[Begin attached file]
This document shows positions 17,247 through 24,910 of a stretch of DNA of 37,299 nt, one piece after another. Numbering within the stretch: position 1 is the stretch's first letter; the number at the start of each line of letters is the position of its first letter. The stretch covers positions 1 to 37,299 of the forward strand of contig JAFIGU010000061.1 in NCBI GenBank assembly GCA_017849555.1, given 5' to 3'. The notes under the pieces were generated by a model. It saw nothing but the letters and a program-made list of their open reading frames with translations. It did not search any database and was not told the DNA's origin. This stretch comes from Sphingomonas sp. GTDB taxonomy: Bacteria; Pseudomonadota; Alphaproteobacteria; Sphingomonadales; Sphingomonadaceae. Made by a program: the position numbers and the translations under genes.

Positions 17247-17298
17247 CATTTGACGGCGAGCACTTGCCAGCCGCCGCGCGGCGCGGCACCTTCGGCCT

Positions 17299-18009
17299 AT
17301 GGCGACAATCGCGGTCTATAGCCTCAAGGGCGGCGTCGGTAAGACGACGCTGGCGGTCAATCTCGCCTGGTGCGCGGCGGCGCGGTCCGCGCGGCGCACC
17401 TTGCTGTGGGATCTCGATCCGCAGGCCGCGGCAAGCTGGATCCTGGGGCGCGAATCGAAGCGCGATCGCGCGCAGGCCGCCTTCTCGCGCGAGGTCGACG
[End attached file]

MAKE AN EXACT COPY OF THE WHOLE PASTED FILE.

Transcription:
This document shows positions 17,247 through 24,910 of a stretch of DNA of 37,299 nt, one piece after another. Numbering within the stretch: position 1 is the stretch's first letter; the number at the start of each line of letters is the position of its first letter. The stretch covers positions 1 to 37,299 of the forward strand of contig JAFIGU010000061.1 in NCBI GenBank assembly GCA_017849555.1, given 5' to 3'. The notes under the pieces were generated by a model. It saw nothing but the letters and a program-made list of their open reading frames with translations. It did not search any database and was not told the DNA's origin. This stretch comes from Sphingomonas sp. GTDB taxonomy: Bacteria; Pseudomonadota; Alphaproteobacteria; Sphingomonadales; Sphingomonadaceae. Made by a program: the position numbers and the translations under genes.

Positions 17247-17298
17247 CATTTGACGGCGAGCACTTGCCAGCCGCCGCGCGGCGCGGCACCTTCGGCCT

Positions 17299-18009
17299 AT
17301 GGCGACAATCGCGGTCTATAGCCTCAAGGGCGGCGTCGGTAAGACGACGCTGGCGGTCAATCTCGCCTGGTGCGCGGCGGCGCGGTCCGCGCGGCGCACC
17401 TTGCTGTGGGATCTCGATCCGCAGGCCGCGGCAAGCTGGATCCTGGGGCGCGAATCGAAGCGCGATCGCGCGCAGGCCGCCTTCTCGCGCGAGGTCGACG